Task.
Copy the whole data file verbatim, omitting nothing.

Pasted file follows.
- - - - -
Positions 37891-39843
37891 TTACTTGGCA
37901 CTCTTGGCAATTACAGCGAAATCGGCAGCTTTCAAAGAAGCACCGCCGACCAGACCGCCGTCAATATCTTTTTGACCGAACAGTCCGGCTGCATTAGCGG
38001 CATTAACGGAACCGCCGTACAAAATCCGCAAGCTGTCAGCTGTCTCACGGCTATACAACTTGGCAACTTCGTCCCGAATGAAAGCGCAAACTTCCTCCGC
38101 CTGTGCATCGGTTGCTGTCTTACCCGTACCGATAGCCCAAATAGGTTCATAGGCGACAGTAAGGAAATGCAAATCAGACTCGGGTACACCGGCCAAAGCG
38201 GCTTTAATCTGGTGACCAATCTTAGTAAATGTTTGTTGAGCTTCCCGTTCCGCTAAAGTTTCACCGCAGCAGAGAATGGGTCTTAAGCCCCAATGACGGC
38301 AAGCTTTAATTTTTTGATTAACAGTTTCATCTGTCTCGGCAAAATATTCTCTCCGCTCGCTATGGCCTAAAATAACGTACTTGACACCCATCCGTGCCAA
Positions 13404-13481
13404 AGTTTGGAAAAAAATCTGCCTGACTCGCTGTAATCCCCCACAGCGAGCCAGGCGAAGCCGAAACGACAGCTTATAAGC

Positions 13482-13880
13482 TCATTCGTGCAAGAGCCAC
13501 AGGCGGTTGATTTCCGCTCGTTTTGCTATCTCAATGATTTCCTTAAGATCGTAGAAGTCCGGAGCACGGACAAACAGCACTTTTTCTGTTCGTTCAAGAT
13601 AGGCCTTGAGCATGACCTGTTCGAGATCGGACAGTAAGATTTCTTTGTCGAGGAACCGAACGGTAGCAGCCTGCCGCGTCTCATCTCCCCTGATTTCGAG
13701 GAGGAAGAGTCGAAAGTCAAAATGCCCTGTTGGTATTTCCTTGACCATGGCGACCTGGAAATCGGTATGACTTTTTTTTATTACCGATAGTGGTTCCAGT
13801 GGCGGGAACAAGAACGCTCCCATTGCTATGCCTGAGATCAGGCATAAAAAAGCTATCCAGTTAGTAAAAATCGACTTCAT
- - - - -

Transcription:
Positions 37891-39843
37891 TTACTTGGCA
37901 CTCTTGGCAATTACAGCGAAATCGGCAGCTTTCAAAGAAGCACCGCCGACCAGACCGCCGTCAATATCTTTTTGACCGAACAGTCCGGCTGCATTAGCGG
38001 CATTAACGGAACCGCCGTACAAAATCCGCAAGCTGTCAGCTGTCTCACGGCTATACAACTTGGCAACTTCGTCCCGAATGAAAGCGCAAACTTCCTCCGC
38101 CTGTGCATCGGTTGCTGTCTTACCCGTACCGATAGCCCAAATAGGTTCATAGGCGACAGTAAGGAAATGCAAATCAGACTCGGGTACACCGGCCAAAGCG
38201 GCTTTAATCTGGTGACCAATCTTAGTAAATGTTTGTTGAGCTTCCCGTTCCGCTAAAGTTTCACCGCAGCAGAGAATGGGTCTTAAGCCCCAATGACGGC
38301 AAGCTTTAATTTTTTGATTAACAGTTTCATCTGTCTCGGCAAAATATTCTCTCCGCTCGCTATGGCCTAAAATAACGTACTTGACACCCATCCGTGCCAA
Positions 13404-13481
13404 AGTTTGGAAAAAAATCTGCCTGACTCGCTGTAATCCCCCACAGCGAGCCAGGCGAAGCCGAAACGACAGCTTATAAGC

Positions 13482-13880
13482 TCATTCGTGCAAGAGCCAC
13501 AGGCGGTTGATTTCCGCTCGTTTTGCTATCTCAATGATTTCCTTAAGATCGTAGAAGTCCGGAGCACGGACAAACAGCACTTTTTCTGTTCGTTCAAGAT
13601 AGGCCTTGAGCATGACCTGTTCGAGATCGGACAGTAAGATTTCTTTGTCGAGGAACCGAACGGTAGCAGCCTGCCGCGTCTCATCTCCCCTGATTTCGAG
13701 GAGGAAGAGTCGAAAGTCAAAATGCCCTGTTGGTATTTCCTTGACCATGGCGACCTGGAAATCGGTATGACTTTTTTTTATTACCGATAGTGGTTCCAGT
13801 GGCGGGAACAAGAACGCTCCCATTGCTATGCCTGAGATCAGGCATAAAAAAGCTATCCAGTTAGTAAAAATCGACTTCAT